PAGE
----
As highlighted in the case the lack of a reply on their counter offer made Edward and Johnny (Everbright P/L) panic and consequently led them to accept the first offer given to them. Nonetheless, it can be argued that this made the agreement valid since Julian had known of their counter offer. However, the most outstanding factor is when is an agreement made and the verdict in the Entores Ltd v Miles Far East Corporation case can be used as a reference. The courts in the Entores Ltd v Miles Far East Corporation scenario set out to understand the existence of a breach in contract in the first instance the court set out to know when an agreement is made. The judgment stated that only when the offeror reads the content of either a counter or acceptance could an agreement be stated as valid[15]. In this case, Julio did not receive the acceptance of the offer with good reason and cannot be held liable to any claim of damages or forceful sale.

Needs of Mutuality:

According to Authors Bryan Vermeesch, and Lindgren Kevin, a court is legally bound not to approve a specific verdict of a breach in contract if one party could not fit suit of the other[16].  The offer presented to Edward and Johnny was replied by a counter offer this suggesting that it was not revoked but needed altering due to the statistics provided by the offerors. The fact that the counter offer was not replied suggests that there is not agreement despite the cause of the lack of reply as explained in the Felthouse v Bindley (1862) case[17]. In the present case, Julio not receiving the email shows a lack of an agreement hence a lack of mutuality stating a lack of a contract.  

Breach

Steven Burton a panelist with the Harvard review states that a breach of contract is explained as a failure of reaching terms of an agreement that constituted to the development of an agreement[18]. In the above case there is no agreement consequently suggesting a lack of breach.

Stipulations as to time of Performance

In reference to common law as stated by Steven Burton, the deficiency of contrary intention in most cases an acceptance to an offer time was regarded to be of the essence an elapsed period would suggest a lack of contract[19]. Consequently, if the offeror presented a proposal with a stipulated time, a lack of reply would indicate a lack of an agreement. When Julio receives both emails sent by Edward and Johnny, the time had already elapsed though sent early the inconvenience cannot be placed on his part. However, an elapsed time does not automatically revoke an agreement as stated in the Mersey Steel v Naylor Benzon case where damages or repudiation be determined by on the actual circumstances of the case an in this instance a lack of agreement may not legally force Julio to sell the machine to  Everbright P/L[20] . However, in the instance Julio sells the machine to Jack on the basis of a previous favor the existence of modification of the general rule may force him to pay damages as the offer was accepted.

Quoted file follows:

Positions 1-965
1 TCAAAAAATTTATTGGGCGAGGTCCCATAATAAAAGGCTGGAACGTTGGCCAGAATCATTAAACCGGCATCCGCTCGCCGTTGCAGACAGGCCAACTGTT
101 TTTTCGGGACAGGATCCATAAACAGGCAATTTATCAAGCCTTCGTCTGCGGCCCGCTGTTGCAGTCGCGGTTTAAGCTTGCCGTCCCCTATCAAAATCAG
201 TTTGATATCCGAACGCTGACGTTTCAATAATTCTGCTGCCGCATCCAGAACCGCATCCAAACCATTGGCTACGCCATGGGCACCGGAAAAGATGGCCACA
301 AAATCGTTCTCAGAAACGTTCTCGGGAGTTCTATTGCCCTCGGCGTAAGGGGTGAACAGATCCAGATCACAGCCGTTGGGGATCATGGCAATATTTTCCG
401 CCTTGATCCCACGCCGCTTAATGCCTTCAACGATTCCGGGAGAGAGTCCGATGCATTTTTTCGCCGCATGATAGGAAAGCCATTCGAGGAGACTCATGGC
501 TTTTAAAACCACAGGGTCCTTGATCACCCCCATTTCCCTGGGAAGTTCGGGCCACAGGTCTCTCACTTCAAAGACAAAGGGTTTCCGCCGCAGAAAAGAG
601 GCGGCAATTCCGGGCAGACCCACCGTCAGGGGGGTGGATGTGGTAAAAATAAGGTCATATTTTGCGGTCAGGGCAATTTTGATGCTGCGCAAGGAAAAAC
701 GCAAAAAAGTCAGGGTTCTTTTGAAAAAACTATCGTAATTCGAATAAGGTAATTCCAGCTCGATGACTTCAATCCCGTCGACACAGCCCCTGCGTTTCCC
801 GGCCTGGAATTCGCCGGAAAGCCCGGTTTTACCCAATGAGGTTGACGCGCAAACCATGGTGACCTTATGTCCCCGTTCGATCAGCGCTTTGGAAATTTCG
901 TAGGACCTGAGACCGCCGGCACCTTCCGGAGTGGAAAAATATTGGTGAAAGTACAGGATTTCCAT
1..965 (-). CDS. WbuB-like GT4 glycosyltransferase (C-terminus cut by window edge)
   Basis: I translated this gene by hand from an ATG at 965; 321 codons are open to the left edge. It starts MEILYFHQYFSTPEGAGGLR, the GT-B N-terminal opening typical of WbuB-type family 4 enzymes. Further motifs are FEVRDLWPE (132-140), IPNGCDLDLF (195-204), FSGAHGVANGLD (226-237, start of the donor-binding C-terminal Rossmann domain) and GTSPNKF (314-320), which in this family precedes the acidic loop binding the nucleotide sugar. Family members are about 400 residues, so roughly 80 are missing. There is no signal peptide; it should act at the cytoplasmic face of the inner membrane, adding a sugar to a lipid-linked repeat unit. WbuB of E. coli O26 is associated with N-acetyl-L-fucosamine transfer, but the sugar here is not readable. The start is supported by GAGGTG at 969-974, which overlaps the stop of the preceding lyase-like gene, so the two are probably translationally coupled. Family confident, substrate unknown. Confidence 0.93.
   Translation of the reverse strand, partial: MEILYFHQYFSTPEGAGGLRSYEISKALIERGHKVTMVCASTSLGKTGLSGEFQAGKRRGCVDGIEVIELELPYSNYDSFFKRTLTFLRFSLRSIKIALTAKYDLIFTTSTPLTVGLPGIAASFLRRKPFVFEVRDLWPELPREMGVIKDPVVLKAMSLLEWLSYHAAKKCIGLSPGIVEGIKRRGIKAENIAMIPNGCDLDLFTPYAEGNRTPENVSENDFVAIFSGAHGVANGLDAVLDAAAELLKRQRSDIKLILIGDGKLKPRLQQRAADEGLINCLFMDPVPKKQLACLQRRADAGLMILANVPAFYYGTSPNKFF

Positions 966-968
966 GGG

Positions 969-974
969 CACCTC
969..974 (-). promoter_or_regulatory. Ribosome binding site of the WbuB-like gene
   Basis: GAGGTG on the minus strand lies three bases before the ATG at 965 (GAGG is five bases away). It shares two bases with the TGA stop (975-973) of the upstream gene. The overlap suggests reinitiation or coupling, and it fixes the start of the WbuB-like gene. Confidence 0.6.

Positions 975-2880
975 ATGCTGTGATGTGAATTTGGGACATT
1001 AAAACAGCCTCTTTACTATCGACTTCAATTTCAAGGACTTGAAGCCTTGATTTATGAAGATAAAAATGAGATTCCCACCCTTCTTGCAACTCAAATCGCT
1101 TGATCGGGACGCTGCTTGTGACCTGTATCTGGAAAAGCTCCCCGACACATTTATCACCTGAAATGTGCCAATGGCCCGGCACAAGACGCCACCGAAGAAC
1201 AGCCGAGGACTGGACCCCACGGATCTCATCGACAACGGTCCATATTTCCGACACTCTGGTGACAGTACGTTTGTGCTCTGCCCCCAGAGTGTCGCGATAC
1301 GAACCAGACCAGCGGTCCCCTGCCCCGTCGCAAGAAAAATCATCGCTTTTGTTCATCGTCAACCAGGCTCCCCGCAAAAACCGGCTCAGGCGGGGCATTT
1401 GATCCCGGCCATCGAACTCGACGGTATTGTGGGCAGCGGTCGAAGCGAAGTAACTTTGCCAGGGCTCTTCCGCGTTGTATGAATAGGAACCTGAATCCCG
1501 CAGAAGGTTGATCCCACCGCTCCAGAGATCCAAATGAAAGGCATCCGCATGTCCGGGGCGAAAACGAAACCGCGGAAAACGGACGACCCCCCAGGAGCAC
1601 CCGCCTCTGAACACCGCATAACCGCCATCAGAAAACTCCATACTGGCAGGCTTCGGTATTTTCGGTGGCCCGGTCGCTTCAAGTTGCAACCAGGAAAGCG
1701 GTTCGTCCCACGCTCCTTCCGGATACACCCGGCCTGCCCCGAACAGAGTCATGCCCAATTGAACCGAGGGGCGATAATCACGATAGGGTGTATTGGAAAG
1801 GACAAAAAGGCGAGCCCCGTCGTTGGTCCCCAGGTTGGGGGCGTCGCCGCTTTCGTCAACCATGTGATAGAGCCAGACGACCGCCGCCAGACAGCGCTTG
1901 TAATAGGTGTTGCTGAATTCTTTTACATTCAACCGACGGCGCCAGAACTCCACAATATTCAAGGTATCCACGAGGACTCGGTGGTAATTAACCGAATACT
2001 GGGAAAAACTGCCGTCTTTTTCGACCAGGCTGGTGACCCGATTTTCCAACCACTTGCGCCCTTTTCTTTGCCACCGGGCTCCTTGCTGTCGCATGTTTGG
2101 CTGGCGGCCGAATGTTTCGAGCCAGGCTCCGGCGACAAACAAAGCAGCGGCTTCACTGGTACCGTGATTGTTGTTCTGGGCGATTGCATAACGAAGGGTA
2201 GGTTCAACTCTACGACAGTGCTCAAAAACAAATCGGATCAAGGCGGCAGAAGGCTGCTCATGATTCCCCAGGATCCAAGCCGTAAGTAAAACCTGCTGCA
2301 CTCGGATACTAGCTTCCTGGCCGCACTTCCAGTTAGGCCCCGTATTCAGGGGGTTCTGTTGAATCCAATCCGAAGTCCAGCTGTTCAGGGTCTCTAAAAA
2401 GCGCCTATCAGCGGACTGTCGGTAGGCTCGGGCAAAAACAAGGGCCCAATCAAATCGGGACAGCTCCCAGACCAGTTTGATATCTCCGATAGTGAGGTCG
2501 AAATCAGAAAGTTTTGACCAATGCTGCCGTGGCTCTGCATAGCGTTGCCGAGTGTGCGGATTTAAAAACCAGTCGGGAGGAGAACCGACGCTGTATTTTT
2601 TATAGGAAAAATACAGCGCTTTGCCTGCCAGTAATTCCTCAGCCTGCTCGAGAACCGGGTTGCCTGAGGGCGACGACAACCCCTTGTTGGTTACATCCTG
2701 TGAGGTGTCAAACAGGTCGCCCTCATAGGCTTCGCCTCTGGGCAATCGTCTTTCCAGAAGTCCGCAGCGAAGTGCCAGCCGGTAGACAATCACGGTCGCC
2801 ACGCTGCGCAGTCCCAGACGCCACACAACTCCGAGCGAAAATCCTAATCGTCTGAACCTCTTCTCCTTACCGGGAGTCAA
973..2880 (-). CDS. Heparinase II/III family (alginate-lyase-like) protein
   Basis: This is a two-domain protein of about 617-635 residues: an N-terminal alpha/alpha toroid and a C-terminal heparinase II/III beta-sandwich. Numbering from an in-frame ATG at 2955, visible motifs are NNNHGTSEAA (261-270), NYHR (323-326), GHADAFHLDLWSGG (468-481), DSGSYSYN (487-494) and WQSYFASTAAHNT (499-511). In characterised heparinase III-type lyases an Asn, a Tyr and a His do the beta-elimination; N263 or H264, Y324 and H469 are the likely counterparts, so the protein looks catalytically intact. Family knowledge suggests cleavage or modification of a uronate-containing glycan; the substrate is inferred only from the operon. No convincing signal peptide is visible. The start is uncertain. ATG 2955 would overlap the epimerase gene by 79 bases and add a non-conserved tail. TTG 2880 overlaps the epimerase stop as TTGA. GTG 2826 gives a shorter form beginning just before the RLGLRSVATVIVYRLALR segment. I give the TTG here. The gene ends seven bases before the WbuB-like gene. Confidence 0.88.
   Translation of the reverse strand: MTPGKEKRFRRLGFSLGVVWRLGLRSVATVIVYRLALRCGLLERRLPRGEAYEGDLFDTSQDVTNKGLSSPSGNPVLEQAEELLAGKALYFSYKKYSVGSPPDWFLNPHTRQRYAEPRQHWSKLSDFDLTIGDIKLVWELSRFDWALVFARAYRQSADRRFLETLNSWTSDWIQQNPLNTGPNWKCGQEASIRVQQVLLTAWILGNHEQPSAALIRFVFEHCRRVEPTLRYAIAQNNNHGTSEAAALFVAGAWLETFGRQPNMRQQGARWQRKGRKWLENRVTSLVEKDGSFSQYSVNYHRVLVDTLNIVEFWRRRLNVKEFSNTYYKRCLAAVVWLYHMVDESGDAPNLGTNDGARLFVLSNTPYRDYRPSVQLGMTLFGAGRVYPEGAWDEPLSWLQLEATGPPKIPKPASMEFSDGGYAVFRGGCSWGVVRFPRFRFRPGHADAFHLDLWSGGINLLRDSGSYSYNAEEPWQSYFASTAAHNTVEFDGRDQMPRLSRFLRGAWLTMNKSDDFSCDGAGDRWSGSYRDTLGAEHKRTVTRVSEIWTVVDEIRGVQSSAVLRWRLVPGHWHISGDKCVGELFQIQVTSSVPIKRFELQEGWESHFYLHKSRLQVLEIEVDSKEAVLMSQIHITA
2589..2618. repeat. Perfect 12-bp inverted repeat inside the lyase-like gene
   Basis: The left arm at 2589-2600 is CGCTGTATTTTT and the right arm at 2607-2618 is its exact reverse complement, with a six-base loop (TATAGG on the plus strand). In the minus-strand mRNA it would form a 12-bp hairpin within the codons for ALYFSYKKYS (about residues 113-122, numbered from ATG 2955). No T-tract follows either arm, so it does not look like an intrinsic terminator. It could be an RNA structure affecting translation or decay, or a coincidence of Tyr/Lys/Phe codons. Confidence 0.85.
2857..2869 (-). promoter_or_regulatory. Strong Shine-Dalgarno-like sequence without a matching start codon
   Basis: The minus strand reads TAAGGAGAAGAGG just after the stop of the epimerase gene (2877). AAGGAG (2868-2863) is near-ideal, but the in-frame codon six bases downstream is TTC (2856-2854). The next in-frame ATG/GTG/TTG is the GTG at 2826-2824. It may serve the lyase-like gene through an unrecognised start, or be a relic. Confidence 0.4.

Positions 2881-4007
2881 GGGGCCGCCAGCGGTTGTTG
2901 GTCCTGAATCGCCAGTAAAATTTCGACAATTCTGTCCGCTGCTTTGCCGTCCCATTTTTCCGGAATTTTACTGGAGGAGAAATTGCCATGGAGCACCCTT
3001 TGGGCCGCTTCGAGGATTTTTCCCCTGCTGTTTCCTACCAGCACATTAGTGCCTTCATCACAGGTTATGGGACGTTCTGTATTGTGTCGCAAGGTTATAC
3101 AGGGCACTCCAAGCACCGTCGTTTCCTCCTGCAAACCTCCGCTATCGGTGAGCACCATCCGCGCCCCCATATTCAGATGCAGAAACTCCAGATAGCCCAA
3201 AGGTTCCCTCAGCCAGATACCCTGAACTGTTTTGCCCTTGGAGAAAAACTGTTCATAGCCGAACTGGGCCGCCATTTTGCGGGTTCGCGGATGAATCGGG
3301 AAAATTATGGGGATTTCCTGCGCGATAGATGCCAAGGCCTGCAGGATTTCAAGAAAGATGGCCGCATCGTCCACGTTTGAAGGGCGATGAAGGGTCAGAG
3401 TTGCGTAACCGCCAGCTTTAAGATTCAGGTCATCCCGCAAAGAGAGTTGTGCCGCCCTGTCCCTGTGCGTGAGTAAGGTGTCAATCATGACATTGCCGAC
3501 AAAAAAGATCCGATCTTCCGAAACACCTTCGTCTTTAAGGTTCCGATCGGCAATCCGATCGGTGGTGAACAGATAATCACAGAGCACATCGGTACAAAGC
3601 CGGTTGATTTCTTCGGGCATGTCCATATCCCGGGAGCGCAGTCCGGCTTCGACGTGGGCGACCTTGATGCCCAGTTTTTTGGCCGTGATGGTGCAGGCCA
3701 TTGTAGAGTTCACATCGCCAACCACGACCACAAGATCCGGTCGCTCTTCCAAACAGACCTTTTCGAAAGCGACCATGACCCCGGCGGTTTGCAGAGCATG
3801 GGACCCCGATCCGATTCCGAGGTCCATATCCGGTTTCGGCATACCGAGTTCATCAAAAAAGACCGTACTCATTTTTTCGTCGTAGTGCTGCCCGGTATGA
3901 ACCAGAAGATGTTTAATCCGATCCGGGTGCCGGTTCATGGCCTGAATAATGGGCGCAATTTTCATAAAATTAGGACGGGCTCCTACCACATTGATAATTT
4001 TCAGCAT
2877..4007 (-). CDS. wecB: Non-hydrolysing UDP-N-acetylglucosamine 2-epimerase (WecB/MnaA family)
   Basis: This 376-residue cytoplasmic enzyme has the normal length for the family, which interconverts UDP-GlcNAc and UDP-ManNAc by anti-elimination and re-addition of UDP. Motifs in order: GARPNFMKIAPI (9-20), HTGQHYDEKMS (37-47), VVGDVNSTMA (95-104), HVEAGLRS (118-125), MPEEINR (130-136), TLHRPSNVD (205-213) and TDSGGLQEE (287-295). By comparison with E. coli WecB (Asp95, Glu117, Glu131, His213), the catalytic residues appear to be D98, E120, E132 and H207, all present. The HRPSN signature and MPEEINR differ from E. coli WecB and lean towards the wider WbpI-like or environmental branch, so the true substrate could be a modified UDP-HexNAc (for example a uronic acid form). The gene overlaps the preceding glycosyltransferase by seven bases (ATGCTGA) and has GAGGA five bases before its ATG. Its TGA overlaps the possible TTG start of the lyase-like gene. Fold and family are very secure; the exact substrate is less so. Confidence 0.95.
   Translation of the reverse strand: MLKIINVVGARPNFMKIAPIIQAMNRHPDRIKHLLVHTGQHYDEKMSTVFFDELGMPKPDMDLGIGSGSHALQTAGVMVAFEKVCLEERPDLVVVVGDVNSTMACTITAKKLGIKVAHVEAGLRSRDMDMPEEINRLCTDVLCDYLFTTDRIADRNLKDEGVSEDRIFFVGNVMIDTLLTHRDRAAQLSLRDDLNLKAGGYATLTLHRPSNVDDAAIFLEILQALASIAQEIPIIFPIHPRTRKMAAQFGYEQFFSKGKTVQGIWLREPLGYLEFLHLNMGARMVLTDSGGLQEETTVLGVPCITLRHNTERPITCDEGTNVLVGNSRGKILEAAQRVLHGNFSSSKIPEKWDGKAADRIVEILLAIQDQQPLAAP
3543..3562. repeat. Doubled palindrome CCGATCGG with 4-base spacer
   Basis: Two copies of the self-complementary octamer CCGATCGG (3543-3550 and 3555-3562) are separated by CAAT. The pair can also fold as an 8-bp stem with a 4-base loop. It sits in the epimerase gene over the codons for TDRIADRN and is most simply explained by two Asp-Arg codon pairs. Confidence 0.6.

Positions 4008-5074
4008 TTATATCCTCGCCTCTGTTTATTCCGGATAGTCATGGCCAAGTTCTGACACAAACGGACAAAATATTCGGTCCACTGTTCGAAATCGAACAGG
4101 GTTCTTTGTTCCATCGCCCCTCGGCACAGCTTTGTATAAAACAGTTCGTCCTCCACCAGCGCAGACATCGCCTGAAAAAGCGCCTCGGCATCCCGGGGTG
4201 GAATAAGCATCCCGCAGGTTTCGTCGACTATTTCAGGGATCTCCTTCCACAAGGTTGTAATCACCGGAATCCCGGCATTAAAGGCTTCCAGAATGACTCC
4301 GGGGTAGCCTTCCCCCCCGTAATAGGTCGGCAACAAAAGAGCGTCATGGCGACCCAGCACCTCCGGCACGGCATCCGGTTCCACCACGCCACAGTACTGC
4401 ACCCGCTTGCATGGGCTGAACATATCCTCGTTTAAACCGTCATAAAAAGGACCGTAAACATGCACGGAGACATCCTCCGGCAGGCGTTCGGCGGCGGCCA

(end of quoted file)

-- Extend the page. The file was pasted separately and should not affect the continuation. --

Bibliography

Anson, William Reynell, Jack Beatson, Andrew S. Burrows, and John Cartwright. Anson’s law of contract. Oxford University Press, 2010.

Austen-Baker, Richard. “Offeree Silence and Contractual Agreement. “Common Law World Review 35, no. 4 (2006): 247-267.

Burton, Steven J. “Breach of contract and the common law duty to perform in good faith.” Harvard Law Review (1980): 369-404.

Carter, John W., David J. Harland, and Kevin E. Lindgren. Contract law in Australia. MICHIE, 1996.

Ewan, McKendrick. Contract law: text, cases, and materials. Oxford University Press (UK), 2014.

Judi, Siti Suhana, Rosli Abdul Rashid, and Shah Alam. “Contractor’s Right Of Action For Late Or Non-Payment By The Employer.” Journal of Surveying, Construction@ Propoerty 1 2010: 65-95).

Llewellyn, Karl N. “On Our Case-Law of Contract: Offer and Acceptance, I.”The Yale Law Journal 48, no. 1 (1938): 1-36.

Miller, C. J. “FELTHOUSE v. BINDLEY RE‐VISITED.” The Modern Law Review 35, no. 5 (1972): 489-493.

Nickerson Karl, Llewellyn. “Our Case-Law of Contract: Offer and Acceptance, II.” The Yale Law Journal 48, no. 5 (1939): 779-818.

Peden, Elisabeth. “Incorporating terms of good faith in contract law in Australia.” Sydney L. Rev. 23 (2001): 222.

Posner, Richard A. “What Has Modern Literary Theory to Offer Law.” (2000): 195

Reynell, William, Anson, Beatson Jack, Burrows S. Andrew, and Cartwright John. Anson’s law of contract. Oxford University Press, 2010.

Treitel, Guenter Heinz. The law of contract. Sweet & Maxwell, 2003.

Vermeesch, Robert Bryan, and Kevin E. Lindgren. Business law of Australia. Butterworths, 1990.

Waddams, Stephen M. The law of contracts. Canada Law Book, 1993.


[1] John W. Carter, Harland J. David, and Lindgren E. Kevin. Contract law in Australia. (MICHIE, 1996).

[2] Heinz, G. Treitel. The law of contract. (Sweet & Maxwell, 2003).

[3] Reynell, W. Anson, Beatson Jack, Burrows S. Andrew, and Cartwright John. Anson’s law of contract. (Oxford University Press, 2010).

[4] Karl, N. Llewellyn. “On Our Case-Law of Contract: Offer and Acceptance, I. “(The Yale Law Journal 48, no. 1 1938): 1-36.

[5] Richard A. Posner. “What Has Modern Literary Theory to Offer Law.” (2000): 195

[6] Karl N. Llewellyn. “Our Case-Law of Contract: Offer and Acceptance, II.” (The Yale Law Journal 48, no. 5 1939): 779-818.

[7] Karl, N. Llewellyn. “On Our Case-Law of Contract: Offer and Acceptance, I. “(The Yale Law Journal 48, no. 1 1938): 1-36.

[8] Stephen M. Waddams. The law of contracts. (Canada Law Book, 1993), 44

[9] Reynell, W., Anson, Beatson Jack, Burrows S. Andrew, and Cartwright John. Anson’s law of contract. (Oxford University Press, 2010), 67.

[10] Ibid., 70

[11] John W. Carter, Harland J. David, and Lindgren E. Kevin. (Contract law in Australia. MICHIE, 1996), 45.

[12] Ewan, McKendrick. Contract law: text, cases, and materials. (Oxford University Press UK, 2014), 67.

[13] Heinz, G. Treitel. The law of contract. (Sweet & Maxwell, 2003).

[14] Elisabeth Peden. “Incorporating terms of good faith in contract law in Australia.” (Sydney L. Rev. 23 2001): 222.

[15] Ibid., 68

[16] Bryan R. Vermeesch, and Lindgren E. Kevin. Business law of Australia. (Butterworths, 1990), p.25.

[17] Richard, Austen-Baker. “Offeree Silence and Contractual Agreement. “Common Law World Review 35, no. 4, 2006), 247-267.

[18] Steven J. Burton. “Breach of contract and the common law duty to perform in good faith.” Harvard Law Review, 1980), 369-404.

[19] Ibid., 369-404.

[20] Suhana, Siti, Rashid Abdul Rosli, and Alam Shah. “Contractor’s Right Of Action For Late Or Non-Payment By The Judi Employer.” Journal of Surveying, Construction@ Propoerty 1 (2010: 65-95).